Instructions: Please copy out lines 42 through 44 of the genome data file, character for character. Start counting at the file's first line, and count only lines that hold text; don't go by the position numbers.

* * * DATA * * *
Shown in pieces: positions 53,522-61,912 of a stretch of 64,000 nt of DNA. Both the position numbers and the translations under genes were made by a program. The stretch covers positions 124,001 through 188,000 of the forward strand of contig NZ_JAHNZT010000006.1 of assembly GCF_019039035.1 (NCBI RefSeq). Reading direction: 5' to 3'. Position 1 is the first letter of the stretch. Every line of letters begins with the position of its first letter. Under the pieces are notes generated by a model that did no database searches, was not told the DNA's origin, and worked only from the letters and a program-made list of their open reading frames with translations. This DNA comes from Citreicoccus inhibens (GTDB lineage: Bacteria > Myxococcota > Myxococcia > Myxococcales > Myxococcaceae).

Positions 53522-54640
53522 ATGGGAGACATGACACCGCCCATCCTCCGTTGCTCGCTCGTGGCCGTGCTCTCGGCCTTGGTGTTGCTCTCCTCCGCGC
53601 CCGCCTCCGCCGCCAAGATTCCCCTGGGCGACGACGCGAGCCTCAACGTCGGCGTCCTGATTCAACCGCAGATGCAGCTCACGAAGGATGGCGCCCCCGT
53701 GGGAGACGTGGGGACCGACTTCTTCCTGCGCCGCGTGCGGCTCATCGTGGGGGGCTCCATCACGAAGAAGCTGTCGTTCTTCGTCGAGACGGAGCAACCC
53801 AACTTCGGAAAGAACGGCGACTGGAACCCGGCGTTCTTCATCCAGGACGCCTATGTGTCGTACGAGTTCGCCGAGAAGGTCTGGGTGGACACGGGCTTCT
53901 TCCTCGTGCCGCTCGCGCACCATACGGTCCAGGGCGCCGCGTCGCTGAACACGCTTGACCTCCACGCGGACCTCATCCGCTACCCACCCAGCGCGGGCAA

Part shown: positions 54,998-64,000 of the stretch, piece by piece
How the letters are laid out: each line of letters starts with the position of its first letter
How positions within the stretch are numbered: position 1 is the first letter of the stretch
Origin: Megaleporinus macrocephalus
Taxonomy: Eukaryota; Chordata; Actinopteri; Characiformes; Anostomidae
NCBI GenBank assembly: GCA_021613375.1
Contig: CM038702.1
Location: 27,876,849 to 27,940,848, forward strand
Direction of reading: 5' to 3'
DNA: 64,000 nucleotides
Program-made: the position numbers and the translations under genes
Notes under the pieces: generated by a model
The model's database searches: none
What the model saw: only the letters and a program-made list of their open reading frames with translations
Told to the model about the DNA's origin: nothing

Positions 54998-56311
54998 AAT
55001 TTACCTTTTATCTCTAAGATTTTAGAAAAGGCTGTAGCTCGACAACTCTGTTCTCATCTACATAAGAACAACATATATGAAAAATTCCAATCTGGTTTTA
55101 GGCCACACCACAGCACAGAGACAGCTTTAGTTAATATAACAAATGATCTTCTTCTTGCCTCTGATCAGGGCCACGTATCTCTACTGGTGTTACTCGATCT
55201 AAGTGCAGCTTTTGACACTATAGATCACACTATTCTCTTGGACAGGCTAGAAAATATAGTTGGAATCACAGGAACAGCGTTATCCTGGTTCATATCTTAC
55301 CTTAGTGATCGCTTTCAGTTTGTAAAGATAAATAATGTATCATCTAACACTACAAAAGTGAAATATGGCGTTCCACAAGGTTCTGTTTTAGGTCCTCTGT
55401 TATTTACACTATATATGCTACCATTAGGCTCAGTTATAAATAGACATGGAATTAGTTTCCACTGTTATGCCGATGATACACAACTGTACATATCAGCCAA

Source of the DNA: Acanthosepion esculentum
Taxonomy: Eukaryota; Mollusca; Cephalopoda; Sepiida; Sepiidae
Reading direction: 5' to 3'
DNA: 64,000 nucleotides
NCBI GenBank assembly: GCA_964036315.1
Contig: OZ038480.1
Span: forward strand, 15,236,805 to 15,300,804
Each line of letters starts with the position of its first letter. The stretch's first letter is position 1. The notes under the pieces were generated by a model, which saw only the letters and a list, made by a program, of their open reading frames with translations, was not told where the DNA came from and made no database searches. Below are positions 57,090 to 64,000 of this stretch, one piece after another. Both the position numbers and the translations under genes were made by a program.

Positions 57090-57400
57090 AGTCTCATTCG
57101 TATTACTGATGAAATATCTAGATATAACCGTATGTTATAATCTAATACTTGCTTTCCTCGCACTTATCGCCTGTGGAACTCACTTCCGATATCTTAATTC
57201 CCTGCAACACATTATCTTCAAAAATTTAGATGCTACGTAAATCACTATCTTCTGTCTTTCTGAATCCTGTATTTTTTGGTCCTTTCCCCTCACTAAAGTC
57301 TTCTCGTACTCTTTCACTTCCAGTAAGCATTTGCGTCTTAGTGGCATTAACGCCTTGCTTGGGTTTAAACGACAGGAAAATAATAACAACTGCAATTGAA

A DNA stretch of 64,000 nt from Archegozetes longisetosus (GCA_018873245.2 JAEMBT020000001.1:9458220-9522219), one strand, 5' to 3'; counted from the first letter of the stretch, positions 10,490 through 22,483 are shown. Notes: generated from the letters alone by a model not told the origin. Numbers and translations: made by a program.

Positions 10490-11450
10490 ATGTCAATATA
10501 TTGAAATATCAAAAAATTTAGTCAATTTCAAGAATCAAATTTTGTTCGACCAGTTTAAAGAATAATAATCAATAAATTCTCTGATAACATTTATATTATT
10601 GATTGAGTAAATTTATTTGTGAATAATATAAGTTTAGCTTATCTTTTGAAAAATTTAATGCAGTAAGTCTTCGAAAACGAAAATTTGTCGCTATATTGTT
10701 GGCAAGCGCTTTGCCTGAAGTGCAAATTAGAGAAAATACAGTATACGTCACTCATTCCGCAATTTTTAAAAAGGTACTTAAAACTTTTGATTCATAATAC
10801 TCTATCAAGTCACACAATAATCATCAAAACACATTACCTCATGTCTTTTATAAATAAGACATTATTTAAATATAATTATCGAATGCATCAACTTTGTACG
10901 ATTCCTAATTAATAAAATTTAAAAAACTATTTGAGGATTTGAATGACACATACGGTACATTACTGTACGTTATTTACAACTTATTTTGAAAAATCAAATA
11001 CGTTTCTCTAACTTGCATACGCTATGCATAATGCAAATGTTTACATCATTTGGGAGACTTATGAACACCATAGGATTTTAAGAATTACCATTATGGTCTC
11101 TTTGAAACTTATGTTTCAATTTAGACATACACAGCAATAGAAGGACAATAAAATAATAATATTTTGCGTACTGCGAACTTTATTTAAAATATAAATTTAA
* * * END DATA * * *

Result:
57301 TTCTCGTACTCTTTCACTTCCAGTAAGCATTTGCGTCTTAGTGGCATTAACGCCTTGCTTGGGTTTAAACGACAGGAAAATAATAACAACTGCAATTGAA

A DNA stretch of 64,000 nt from Archegozetes longisetosus (GCA_018873245.2 JAEMBT020000001.1:9458220-9522219), one strand, 5' to 3'; counted from the first letter of the stretch, positions 10,490 through 22,483 are shown. Notes: generated from the letters alone by a model not told the origin. Numbers and translations: made by a program.

Positions 10490-11450